SAMOA, Sumatra and Indonesia Tsunami and Earthquake SurvivorsEARTHQUAKES in Indonesia and Sumatra
TSUNAMI in Samoa and American Samoa
Our hearts, sympathy and prayers go out to the survivors of the earthquakes hitting Indonesia and Sumatra, as well as the tsunami that hit Samoa and American Samoa on Tuesday. In Samoa and American Samoa, at least 140 people died after a magnitude 8.0 quake struck at dawn Tuesday, sending four waves, each 15 to 20 feet high. The earthquake that struck western Indonesia on Wednesday killed at least 529 people, more than half of them in the coastal Sumatran city of Padang, according to news reports. Thousands more were believed dead, said Indonesian Health Minister Siti Fadilah Supari, including many trapped in an estimated 500 buildings that toppled or were damaged in the magnitude 7.6 quake.
The downtown area of Fagatogo, a town of 3,000 on the shore of Pago Pago Harbor in American Samoa, is submerged by seawater after a massive tsunami flattened villages and swept cars and people out to sea. Triggered by a powerful underwater earthquake, four tsunami waves 15 to 20 feet high roared ashore on American Samoa, reaching up to a mile inland. Read more at ABC
SURVIVOR STORIES from SAMOA
Our hearts go out to the Samoa, Sumatra and Indonesia survivors…
SURVIVOR JOHN NEWTON
"The earthquake itself was terrifying," said John Newton, 66, of American Samoa. "Then the tsunami came just minutes after. The force it came with was just overwhelming. It destroyed everything in its path." Newton said a friend in a remote part of the island had died in the disaster. "I don't think anyone here will be untouched by this," he said. Wooden structures were toppled and the contents of buildings were swept away. Cars were overturned and roads strewn with debris. The tsunami knocked out one of two power plants in American Samoa, and communications throughout the islands were spotty. More at the LATIMES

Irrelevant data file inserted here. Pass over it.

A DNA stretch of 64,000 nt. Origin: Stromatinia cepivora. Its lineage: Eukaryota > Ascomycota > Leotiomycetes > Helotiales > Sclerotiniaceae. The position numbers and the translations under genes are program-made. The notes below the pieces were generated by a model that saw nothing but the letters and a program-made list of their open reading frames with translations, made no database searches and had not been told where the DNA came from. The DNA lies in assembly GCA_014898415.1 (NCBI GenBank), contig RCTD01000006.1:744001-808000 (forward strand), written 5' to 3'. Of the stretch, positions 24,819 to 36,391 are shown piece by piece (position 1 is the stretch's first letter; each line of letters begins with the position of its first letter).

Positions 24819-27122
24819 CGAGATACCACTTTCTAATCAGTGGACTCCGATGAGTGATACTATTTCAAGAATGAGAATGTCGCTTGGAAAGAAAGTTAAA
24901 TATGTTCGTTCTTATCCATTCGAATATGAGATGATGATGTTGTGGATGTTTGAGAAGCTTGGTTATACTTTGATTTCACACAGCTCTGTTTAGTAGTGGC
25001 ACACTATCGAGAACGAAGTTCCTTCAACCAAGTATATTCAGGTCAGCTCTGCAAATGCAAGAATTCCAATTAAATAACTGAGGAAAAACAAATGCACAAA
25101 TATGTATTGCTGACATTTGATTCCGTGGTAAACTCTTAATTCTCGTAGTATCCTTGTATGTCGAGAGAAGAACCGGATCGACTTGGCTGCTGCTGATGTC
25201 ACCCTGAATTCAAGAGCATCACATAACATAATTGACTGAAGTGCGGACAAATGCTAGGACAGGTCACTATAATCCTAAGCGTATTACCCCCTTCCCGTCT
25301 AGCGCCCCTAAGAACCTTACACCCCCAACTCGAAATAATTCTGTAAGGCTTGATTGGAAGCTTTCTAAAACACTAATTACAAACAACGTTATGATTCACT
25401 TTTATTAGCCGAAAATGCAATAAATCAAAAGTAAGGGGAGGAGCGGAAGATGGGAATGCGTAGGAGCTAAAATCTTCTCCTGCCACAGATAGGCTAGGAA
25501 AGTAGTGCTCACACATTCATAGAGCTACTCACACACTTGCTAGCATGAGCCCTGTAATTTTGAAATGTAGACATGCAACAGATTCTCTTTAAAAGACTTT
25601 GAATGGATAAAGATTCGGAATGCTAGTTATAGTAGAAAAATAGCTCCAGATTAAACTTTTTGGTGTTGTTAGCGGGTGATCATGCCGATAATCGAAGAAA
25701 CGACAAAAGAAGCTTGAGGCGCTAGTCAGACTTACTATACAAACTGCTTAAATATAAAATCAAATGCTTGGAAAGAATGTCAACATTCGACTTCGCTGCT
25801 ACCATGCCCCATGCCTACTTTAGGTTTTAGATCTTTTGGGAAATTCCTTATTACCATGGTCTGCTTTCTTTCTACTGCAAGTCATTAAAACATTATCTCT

SURVIVOR DENNIS FAMUI
Dennis Famui said he walked outside his hillside home immediately after the earth shook and looked out at the bay at the center of American Samoa's main island. "A couple minutes after the earthquake, you could see the water draw back and expose the reef and part of the docks," said Famui, 45. "Then the water came back and tossed cars and container boxes and pushed them right back into the bay." He said the tsunami wasn't a wave that could be spotted from a distance, but a mass of water that rose with steady, destructive force as it neared.
More at the LATIMES
SAMOA SURVIVOR PICTURES
First photos from American Samoa Earthquake Tsunami
SURVIVOR JOHN BLACKER:
TASMANIAN tsunami survivor John Blacker, now recovering in a Samoan hospital, has told of his ordeal. An Australian survivor of the Samoa tsunami clung to a palm tree while waves battered him and his wife before she was ripped from his arms and drowned. John Blacker — who cannot swim — said the waves tossed him around and pounded him with debris for "what seemed like forever", the Hobart Mercury reports. More NEWS HERE.
SURVIVOR JOEY CUMMINGS
Joey Cummings Watched Water Rise to His 2nd Story Window Just Minutes after Quake Rocked South Pacific.
SURVIVOR TOGIOLA TULAFONO
American Samoa Governor Togiola Tulafono said the effects of the tsunami would touch everyone. "I don't think anybody is going to be spared in this disaster," he said.
Eni Faleomavaega, who represents American Samoa in the US Congress, said the waves had "literally wiped out all the low-lying areas in the Samoan islands". He said the tsunami had struck too quickly for a full evacuation. Samoa's Deputy Prime Minister Misa Telefoni told AAP that the ocean had receded, heralding the oncoming tsunami, "within five minutes" of the quake. "With the location and the intensity... I don't know if anything better could have been done."
We invite MORE SAMOA SURVIVORS to share their personal stories.